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Bass fishing and bass waters abound in southern Utah


Bass fishing and bass waters abound in southern Utah

May 18,2006 - Bass fishing and bass waters abound in southern Utah

Quail Creek, Sand Hollow and Gunlock reservoirs-all in Utah's Washington County-provide the state's best largemouth bass fishing. Add to them two of Utah's best smallmouth bass fisheries at Newcastle and Upper Enterprise reservoirs (all five of these waters are within a 70-mile radius) and you have one of the best bass fishing areas in the western United States.

Broaden that 70-mile area, just a little, and it includes Lake Powell to the east and more smallmouth bass fishing to the north at Minersville, Piute and Otter Creek reservoirs.

If largemouth bass fishing in small ponds is something you'd enjoy, you can add the Sand Coves (near Gunlock), Ivins Reservoir or some of the community fisheries within cities in Washington County to your list.

As you can see, if you like fishing for bass in Utah, southwestern Utah is a great place to be!

Quail Creek, Sand Hollow and Gunlock reservoirs

Quail Creek Reservoir is probably southwestern Utah's best-known bass fishing water. It's produced good largemouth fishing, and big fish, since shortly after being impounded in 1985.

Quail Creek is eight miles west of the city of Hurricane, and 10 miles northeast of St. George, just off I-15. The reservoir covers 590 surface acres and is 185 feet deep when full. A state park boat ramp and campground are available. The park entrance fee is $7 per vehicle.

Sand Hollow Reservoir is the newest of Washington County's largemouth bass waters, located just a stone's throw south from Quail Creek and even closer to Hurricane. A state park entrance fee of $7 per vehicle is required to enter the park, but as one of the Division of Wildlife Resources' weekly fishing reports said in 2005: "If you can't catch fish at this water, you might as well take up golf."

Sand Hollow began filling in 2002 and will be more than 600 surface acres when full. It opened to fishing in 2004. Eight- to 16-inch bass are extremely abundant and a surprising number of larger bass, ranging up to more than five pounds, are also caught.

In addition to the bass, bluegill are abundant and are easily caught, even by novice anglers.

Gunlock Reservoir was constructed in 1970 and has a reputation for big bass with a temperamental attitude. The bass at Gunlock are typically hard to catch. Fishing appears to have changed for the better in recent years, however, as regulations now require that anglers release most of the bass they catch.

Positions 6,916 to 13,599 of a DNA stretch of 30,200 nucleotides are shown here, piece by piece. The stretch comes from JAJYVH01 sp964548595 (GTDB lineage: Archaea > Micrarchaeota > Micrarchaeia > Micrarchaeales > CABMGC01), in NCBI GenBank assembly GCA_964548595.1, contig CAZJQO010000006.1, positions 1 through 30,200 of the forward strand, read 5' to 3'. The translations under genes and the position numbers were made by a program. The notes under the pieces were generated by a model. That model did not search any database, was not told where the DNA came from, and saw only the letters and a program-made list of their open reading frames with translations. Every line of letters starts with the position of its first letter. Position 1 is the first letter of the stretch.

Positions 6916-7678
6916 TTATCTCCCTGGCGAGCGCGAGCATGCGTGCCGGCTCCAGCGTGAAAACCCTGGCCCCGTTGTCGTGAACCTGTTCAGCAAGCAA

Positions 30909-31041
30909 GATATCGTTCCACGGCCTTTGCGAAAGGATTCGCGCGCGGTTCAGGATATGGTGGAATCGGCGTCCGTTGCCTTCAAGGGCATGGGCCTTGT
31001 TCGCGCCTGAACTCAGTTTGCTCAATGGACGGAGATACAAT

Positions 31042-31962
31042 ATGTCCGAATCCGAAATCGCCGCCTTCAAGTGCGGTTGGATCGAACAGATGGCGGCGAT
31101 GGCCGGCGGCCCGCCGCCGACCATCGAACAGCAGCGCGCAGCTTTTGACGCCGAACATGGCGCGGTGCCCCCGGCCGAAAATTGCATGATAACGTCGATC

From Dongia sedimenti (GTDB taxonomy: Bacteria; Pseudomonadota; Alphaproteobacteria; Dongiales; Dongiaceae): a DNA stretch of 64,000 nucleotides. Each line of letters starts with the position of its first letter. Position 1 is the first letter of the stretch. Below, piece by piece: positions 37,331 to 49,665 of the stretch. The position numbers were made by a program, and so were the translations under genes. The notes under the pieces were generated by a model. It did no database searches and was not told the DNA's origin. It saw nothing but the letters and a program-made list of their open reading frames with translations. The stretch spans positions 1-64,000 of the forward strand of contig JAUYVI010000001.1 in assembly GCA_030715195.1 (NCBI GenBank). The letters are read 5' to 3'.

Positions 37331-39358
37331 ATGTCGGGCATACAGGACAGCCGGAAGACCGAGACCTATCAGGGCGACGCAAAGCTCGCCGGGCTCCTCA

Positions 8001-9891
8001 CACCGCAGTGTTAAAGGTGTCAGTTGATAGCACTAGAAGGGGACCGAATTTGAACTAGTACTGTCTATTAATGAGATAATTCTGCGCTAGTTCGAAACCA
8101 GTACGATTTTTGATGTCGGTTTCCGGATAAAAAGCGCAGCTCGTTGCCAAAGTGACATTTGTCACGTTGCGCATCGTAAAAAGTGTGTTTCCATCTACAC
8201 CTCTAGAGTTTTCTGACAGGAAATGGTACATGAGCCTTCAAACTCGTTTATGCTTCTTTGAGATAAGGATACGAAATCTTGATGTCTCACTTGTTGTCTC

Some local anglers say they fish mostly at Quail Creek and Sand Hollow, but they actually catch a lot of fish at the less publicized Gunlock.

Gunlock Reservoir is 17 miles northwest of St George, past the town of Ivins and alongside the paved road that leads to the town of Gunlock.

The Utah Division of State Parks and Recreation maintains a boat ramp and a parking area at this 260-acre reservoir.

Largemouth bass

Largemouth bass have been difficult to maintain in many of Utah's waters. Many largemouth fisheries start out well, but they slowly decline over the years. The exact reasons for the decline are not be well understood, but it probably has a lot to do with habitat.

Utah's irrigation storage reservoirs, with their fluctuating water levels, don't provide the same habitat that Florida's bass swamps provide. Lakes in Washington County, with their warm climate and long fish growing season, do have an advantage over Utah's other lakes and reservoirs, however.

To give the bass an even greater chance for long-term success, restrictive fishing rules were imposed at Quail Creek Reservoir soon after it was constructed. DWR biologists wanted to provide every chance possible to see if a good bass fishery could be permanently sustained. Rules were set that required the release of all bass between 10 and 20 inches long.

More than 20 years later, the same rules still apply and fishing at the reservoir is still good. The success of the regulations at Quail Creek resulted in similar rules at Sand Hollow and Gunlock reservoirs.